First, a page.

Do any American high school student subgroups perform well in Mathematics? Yes, “people of color” or “minority” Americans perform well in Mathematics. America’s “people of color” or “minority” students are orders of magnitude more likely to get an 800 on the mathematics SAT than European Americans. If we assume this is an extreme tail end distribution issue related to European Americans having a lower standard deviation and non standard distribution in mathematics performance relative to “people of color” or “minority” Americans, we can explore the breakdown of Americans who score between 750 and 800 on the Mathematics SAT. Here European Americans perform far better relative to “people of color” or “minority” Americans.  In 2015 16,000 European Americans scored 750 or higher. 33,000 “people of color” and “minority” Americans scored 750 or higher. We further know that 51% of SAT test takers were European Americans and 49% were “people of color” or “minority” Americans.  “People of color” or “minority” Americans are [33,000/16,000]*[51%/49%] or 2.15 times as likely to score 750 or higher on the mathematics SAT compared to European Americans.  If we examine the 107,900 test takers who got SAT math scores of 700 or higher; 59,900 are “people of color” or “minority” Americans, versus 48,000 European Americans. “People of color” or “minority” Americans are [59,900/48,000]*[51%/49%] or 1.30 times as likely to score 700 or higher on the mathematics SAT compared to European Americans. For data junkie geeks like me there is a lot more data on SAT math score distributions here and here. The Greta Anderson article’s comment section in particular has some very intelligent commentators who have studied the American SAT score distribution. This is likely to be the subject of many future blog posts and Brown Pundits Podcasts.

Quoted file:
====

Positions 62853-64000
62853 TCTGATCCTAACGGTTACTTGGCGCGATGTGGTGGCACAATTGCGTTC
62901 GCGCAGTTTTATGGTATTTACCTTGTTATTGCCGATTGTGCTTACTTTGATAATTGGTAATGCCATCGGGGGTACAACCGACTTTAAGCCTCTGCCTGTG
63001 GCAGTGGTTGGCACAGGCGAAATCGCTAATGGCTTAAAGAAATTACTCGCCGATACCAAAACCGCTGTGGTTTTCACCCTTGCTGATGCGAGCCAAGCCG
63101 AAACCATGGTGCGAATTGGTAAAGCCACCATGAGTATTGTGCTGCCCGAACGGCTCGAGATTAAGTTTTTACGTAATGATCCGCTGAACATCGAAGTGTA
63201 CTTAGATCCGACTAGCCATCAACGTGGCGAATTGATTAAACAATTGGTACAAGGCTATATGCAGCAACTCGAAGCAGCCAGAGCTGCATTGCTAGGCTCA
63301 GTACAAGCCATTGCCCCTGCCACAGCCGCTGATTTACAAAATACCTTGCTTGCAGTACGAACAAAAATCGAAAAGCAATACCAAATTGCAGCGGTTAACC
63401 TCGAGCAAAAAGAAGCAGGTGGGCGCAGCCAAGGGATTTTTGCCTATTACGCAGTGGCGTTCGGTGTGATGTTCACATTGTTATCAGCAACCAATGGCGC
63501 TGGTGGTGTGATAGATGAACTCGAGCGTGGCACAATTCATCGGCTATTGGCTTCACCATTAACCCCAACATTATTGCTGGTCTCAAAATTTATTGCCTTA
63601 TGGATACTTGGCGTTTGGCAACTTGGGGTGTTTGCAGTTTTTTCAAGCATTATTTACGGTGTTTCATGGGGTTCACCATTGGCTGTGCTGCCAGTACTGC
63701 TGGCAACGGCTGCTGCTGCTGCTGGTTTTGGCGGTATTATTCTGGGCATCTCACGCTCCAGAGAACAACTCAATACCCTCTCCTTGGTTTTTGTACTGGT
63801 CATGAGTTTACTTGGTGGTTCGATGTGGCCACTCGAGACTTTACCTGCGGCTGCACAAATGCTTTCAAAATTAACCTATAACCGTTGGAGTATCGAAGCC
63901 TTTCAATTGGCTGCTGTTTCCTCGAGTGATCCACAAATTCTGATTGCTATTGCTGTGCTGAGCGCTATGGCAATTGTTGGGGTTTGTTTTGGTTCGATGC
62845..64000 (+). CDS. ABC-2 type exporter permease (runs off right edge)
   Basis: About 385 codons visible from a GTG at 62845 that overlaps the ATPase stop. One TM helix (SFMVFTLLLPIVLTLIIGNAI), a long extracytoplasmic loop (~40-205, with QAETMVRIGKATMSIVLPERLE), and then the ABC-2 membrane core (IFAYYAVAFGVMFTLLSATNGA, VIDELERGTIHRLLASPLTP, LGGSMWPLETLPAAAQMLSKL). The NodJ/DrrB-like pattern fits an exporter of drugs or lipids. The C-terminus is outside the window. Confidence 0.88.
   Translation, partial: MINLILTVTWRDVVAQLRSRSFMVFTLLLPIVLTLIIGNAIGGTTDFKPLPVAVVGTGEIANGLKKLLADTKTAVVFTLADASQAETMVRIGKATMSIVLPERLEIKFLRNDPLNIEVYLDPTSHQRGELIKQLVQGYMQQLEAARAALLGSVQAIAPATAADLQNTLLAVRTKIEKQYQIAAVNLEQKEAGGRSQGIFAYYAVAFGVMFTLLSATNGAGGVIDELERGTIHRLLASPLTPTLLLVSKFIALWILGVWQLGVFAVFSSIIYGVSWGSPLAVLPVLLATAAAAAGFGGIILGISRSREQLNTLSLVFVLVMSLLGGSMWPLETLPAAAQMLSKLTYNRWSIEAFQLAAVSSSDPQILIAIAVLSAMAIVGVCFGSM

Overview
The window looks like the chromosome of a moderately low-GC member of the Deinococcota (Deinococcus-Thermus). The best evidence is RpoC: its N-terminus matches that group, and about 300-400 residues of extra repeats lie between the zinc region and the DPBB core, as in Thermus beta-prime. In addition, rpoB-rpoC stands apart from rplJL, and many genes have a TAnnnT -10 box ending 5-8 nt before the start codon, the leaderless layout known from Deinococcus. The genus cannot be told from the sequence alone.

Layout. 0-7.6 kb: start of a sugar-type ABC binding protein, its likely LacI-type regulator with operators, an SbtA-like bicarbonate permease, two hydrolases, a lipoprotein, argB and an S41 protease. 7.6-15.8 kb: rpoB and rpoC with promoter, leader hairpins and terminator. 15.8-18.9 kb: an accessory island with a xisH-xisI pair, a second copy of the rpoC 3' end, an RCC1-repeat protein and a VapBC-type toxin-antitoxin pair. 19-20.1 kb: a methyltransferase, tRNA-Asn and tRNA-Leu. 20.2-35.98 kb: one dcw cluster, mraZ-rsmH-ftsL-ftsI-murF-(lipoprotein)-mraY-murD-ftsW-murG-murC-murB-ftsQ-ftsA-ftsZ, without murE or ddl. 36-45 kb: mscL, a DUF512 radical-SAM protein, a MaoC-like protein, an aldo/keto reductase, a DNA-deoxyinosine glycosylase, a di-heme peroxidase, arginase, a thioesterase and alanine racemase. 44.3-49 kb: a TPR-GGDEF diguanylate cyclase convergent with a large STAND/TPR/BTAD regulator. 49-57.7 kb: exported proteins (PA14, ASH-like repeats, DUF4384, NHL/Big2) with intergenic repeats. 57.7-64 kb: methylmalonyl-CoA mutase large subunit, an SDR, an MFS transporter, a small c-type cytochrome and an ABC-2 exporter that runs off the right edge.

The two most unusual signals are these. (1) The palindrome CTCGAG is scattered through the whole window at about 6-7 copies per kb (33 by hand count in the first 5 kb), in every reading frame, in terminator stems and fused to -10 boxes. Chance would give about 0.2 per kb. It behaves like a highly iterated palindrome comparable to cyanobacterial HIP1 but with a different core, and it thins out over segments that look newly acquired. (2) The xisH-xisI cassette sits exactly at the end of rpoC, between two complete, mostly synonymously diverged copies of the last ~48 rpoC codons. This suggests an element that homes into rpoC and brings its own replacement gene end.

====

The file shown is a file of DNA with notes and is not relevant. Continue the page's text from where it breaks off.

What about this is worrying?: